It is not unusual for architects to seek unique sources of inspiration and conjure up new design projects based on that. It is hardly uncommon for them to find unusual material to realise their dreams. Frank Llyod Wright would often go to the heart of nature to find ideas for his projects. Modern designers, though, are faced with a very different kind of challenge. They are striving hard to make homes more environment friendly and preserve such elements of nature that are fast vanishing from our urban landscapes.
Architect Antony Brown, founder and principal of Ecosa Institute, made it his life’s mission to equip the next generation of architects and interior designers with such knowledge that will help them plan projects without being a slightest bit offensive to the nature. This container home is a live embodiment of his design philosophy permeated through Ecosa Design, the establishment instrumental in giving shape to many an unusual dream.
The house is built using pre-fabricated shipping containers. It is located in Flagstaff, Arizona and is often considered as the regions first container home. It was part of Coconino County Sustainable Building Program and was completed for occupation in 2010.
This house uses five 40-feet long containers hoisted on pillars and recycled for domestic purposes. This affordable housing project also includes solar photovoltaic panels, energy efficient lighting, facilities of rainwater and snow melting harvesting, other typical permaculture features and a small garden.
The main house follows a criss cross pattern. It is volumetrically segregated into two levels. The open style lower level is occupied by the living room, dining area and kitchen. Understated grey tone sofas and chair occupy the central position. Soy stained concrete floor can be seen decorated with tribal area rugs. Large glass door allow cheerful light in the interior of the container house.
The opposite side of the living room is dedicated to a spacious dining area. Except for the stylish wooden dining table and red chairs the dining area has barely any other object, useful or decorative. The floating steel staircase penetrates this vast space and acts as a functional sculpture. A corner of this room underneath the stair is allocated for kitchen.
The kitchen is fitted with all kinds of modern amenities and elaborate storage units. The faux woody surface gives it a gentle feel. It also offsets the overwhelming grey tone of steel and concrete structure. It is spacious and comfortably made for spending long hours in very hot and cold weather conditions.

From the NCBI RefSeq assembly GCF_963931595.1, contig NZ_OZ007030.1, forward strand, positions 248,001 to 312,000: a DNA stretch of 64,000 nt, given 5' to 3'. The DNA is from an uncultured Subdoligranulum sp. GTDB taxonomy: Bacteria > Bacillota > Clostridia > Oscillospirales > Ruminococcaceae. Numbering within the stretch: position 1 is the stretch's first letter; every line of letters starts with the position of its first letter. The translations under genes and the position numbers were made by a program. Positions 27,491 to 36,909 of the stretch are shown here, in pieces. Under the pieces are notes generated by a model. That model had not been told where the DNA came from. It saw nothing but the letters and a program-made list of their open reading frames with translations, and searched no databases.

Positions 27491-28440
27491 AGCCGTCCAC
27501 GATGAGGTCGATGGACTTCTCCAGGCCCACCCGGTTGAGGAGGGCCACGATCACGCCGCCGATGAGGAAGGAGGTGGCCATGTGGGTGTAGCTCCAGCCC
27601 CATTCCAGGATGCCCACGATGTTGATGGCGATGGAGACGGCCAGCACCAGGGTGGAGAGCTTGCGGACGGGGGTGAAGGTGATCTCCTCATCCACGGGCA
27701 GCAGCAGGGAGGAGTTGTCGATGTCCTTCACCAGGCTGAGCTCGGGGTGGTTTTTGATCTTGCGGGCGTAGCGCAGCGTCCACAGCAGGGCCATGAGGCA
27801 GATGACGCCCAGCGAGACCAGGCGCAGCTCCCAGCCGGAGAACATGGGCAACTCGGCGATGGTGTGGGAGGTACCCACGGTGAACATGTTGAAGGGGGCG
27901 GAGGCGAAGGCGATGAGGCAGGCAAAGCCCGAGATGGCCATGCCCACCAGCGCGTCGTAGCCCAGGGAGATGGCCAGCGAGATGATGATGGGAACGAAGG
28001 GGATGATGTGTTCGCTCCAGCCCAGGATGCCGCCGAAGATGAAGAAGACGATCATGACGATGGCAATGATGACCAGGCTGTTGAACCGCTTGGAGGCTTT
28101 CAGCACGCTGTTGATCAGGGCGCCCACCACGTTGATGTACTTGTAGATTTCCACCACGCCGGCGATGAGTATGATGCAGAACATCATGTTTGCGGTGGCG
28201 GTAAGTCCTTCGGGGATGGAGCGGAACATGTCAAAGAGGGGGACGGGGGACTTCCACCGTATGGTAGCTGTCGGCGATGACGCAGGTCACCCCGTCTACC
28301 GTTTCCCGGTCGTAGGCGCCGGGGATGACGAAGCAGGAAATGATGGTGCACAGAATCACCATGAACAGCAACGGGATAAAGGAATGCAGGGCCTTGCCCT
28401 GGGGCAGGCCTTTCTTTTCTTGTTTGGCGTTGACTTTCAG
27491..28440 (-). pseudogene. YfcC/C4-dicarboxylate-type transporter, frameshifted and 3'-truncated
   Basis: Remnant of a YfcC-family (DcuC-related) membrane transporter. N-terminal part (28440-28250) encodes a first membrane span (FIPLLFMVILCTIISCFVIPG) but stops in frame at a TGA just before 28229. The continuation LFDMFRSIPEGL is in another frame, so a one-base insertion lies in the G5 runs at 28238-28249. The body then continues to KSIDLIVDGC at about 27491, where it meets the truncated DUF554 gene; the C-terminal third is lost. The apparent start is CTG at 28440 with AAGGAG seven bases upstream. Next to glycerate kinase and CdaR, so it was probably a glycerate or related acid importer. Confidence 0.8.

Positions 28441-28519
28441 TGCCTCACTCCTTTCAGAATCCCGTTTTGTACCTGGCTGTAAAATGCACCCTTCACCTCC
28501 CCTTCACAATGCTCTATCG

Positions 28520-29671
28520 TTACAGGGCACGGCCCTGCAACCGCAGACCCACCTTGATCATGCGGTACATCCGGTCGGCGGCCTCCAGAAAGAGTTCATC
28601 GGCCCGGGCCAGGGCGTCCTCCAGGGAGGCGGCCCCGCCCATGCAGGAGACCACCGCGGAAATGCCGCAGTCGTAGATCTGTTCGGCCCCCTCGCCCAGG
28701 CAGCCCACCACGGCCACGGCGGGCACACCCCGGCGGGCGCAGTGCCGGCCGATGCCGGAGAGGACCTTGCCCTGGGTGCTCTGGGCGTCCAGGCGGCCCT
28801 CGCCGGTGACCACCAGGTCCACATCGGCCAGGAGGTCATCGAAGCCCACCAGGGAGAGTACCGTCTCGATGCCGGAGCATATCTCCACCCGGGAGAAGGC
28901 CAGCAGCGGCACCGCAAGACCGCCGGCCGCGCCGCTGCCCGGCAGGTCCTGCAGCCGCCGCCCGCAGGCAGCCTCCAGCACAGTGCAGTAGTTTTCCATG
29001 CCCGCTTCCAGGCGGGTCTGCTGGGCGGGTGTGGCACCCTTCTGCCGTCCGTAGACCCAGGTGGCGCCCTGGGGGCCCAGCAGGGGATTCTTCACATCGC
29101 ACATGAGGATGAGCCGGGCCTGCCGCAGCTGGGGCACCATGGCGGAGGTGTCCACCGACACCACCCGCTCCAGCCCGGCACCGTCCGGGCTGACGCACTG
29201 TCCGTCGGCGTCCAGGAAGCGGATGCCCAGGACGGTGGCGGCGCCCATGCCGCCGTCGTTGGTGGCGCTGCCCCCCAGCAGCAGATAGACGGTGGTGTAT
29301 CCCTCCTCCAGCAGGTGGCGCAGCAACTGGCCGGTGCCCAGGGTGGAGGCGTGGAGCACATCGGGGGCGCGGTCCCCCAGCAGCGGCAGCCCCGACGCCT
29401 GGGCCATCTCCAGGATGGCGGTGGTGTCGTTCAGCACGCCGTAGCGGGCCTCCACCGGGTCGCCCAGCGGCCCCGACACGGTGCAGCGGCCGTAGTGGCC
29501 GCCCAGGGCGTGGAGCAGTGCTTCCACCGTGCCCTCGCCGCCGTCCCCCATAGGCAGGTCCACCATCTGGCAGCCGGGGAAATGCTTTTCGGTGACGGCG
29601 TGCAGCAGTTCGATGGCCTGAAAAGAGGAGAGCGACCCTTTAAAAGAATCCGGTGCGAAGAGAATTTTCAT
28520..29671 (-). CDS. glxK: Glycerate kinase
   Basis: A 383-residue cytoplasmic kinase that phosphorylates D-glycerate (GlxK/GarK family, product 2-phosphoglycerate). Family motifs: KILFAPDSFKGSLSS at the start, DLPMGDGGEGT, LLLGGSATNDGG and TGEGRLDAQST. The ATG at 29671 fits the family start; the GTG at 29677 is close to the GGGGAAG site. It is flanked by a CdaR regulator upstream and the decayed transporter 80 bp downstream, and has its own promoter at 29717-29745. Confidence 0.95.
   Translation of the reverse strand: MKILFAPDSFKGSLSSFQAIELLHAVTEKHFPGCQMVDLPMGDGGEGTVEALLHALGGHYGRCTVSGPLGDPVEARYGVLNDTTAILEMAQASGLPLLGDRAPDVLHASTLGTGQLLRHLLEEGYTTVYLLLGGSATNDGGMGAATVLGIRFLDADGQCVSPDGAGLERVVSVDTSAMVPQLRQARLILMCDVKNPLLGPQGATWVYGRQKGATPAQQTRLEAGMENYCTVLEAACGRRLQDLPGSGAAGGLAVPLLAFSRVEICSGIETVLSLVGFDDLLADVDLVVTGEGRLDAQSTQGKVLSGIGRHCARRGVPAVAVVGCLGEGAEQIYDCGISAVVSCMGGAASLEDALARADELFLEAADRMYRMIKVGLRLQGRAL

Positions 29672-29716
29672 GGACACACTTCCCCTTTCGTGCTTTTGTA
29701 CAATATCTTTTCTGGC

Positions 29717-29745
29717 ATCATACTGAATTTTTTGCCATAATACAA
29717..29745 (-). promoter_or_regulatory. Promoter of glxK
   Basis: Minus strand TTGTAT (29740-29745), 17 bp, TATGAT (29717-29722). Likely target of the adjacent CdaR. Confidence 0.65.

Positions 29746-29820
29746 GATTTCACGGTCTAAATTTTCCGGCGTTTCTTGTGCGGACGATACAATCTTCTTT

The master bedroom is located on the second floor level. Except for a simple cot and artworks hanging from the wall it has hardly any other elements of décor. The steel exterior and windows of this house are made to withstand the wide bridge between summer and winter temperatures. So, in spite of the smallness of size, the bedroom promises cosy and comfy nights.
The en suite bathroom is decorated in the same minimal way. White sanitary fittings, rustic bench and vanity unit adorn the interior of the bathroom. Two striped green panels interrupt the contrast between dark floor and white walls.
A separate 20-feet long block is kept reserved for an artist’s studio. It already occupies a small home office with very basic furniture and same interior features as the rest of the building. Both natural and artificial light can be seen bathing the place with cheerfulness. This part of the building creates a “T” shape with the main house. The area between them is used to build a deck which is decorated with a couple of simple chairs.
The stair, fencing and few other elements of the surroundings are created from the scrapes of the containers that were used to create the building. If you are interested in learning more about such environment friendly designs, then read the story of this modern South Korean home.